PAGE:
Would an artist without copyright protection have his creativity stifled? Would a person create music for the love of music or would a person only be concerned with the profit? As of right now, law and policy are doing both a service and injustice to the music art form. Policy is protecting creativity through shielding people’s work from being stolen without due credit while protecting a capitalistic market. There must be a change in policy in order for copyright to fully function in the interest of hip-hop artist, hip-hop producers, and the public. In Bridgeport the court states that “the purpose of copyright laws is to deter wholesale plagiarism of prior works.  However, a balance must be struck between protecting an artist’s interest, and depriving other artists of the building blocks of future works.”  It seems as though the court has the right idea, but there is a question on where is the line drawn? The court attempts to make a “bright line” rule stating that, when determining whether a copyright has been infringed on the court must determine whether the sample has created something original which is substantially different from sampled music.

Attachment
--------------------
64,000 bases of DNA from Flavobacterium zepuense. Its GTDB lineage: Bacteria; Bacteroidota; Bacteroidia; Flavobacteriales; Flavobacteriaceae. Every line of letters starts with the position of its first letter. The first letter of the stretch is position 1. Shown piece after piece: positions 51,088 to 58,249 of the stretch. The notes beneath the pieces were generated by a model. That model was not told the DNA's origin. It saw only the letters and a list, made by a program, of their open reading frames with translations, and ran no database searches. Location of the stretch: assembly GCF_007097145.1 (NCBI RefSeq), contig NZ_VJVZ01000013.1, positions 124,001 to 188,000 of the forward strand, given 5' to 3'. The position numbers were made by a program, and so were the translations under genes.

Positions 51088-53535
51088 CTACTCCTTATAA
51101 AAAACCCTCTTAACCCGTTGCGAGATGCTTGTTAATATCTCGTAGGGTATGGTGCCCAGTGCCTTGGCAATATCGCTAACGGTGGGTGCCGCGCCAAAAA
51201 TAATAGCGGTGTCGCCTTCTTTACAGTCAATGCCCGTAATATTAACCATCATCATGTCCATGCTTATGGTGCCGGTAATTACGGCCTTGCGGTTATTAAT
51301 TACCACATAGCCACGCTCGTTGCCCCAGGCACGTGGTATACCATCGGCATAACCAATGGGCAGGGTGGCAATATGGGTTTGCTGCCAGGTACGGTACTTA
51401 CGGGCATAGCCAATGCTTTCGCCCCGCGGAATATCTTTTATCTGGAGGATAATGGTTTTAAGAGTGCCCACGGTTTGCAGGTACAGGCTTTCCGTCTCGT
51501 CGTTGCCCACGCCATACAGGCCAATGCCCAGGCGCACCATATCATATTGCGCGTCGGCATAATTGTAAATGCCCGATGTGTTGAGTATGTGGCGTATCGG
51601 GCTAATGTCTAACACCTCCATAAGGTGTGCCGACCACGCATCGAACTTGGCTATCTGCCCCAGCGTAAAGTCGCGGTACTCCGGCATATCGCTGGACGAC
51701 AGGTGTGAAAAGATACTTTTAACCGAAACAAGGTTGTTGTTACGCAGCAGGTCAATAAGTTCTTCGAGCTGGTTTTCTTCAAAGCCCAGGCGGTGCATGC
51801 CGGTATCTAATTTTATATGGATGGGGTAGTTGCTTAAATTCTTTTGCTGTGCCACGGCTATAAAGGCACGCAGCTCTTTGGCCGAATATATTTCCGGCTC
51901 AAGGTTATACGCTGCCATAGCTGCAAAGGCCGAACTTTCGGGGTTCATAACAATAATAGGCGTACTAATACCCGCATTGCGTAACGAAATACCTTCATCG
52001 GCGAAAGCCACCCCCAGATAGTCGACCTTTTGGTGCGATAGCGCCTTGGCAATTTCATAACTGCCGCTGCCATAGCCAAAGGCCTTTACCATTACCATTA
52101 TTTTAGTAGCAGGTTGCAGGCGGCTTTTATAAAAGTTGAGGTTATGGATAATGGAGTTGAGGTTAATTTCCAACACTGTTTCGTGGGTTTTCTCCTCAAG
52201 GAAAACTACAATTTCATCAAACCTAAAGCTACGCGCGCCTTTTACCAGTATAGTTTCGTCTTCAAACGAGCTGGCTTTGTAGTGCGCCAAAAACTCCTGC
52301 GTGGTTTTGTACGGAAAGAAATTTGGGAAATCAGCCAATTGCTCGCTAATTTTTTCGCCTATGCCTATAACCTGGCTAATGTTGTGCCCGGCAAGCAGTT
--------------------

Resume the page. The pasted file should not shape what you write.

However, who is to be the judge? No pun intended. Is it the record labels that have their hands out attempting to gain some sort of profit after lost in monies from pirates. Is it the artist who determines whether too much of their work has been used? Or is it the producer using the work who is responsible for making his own decision? Artist work should be protected; it is their ideas and work which is being put out on the market. Therefore, they should take a more active role in policy making behind sampling. Artist should advocate to legislature for leniency against public persons who merely use the artist work to create a new original piece. However, once profit is beginning to be made off of another artists work, there should be steps taken before seeking legal action. For example, the record company could contact the DJ to request the ability to contract with them for the sampling product used. If measures such as these do not work, legal action could then be sought.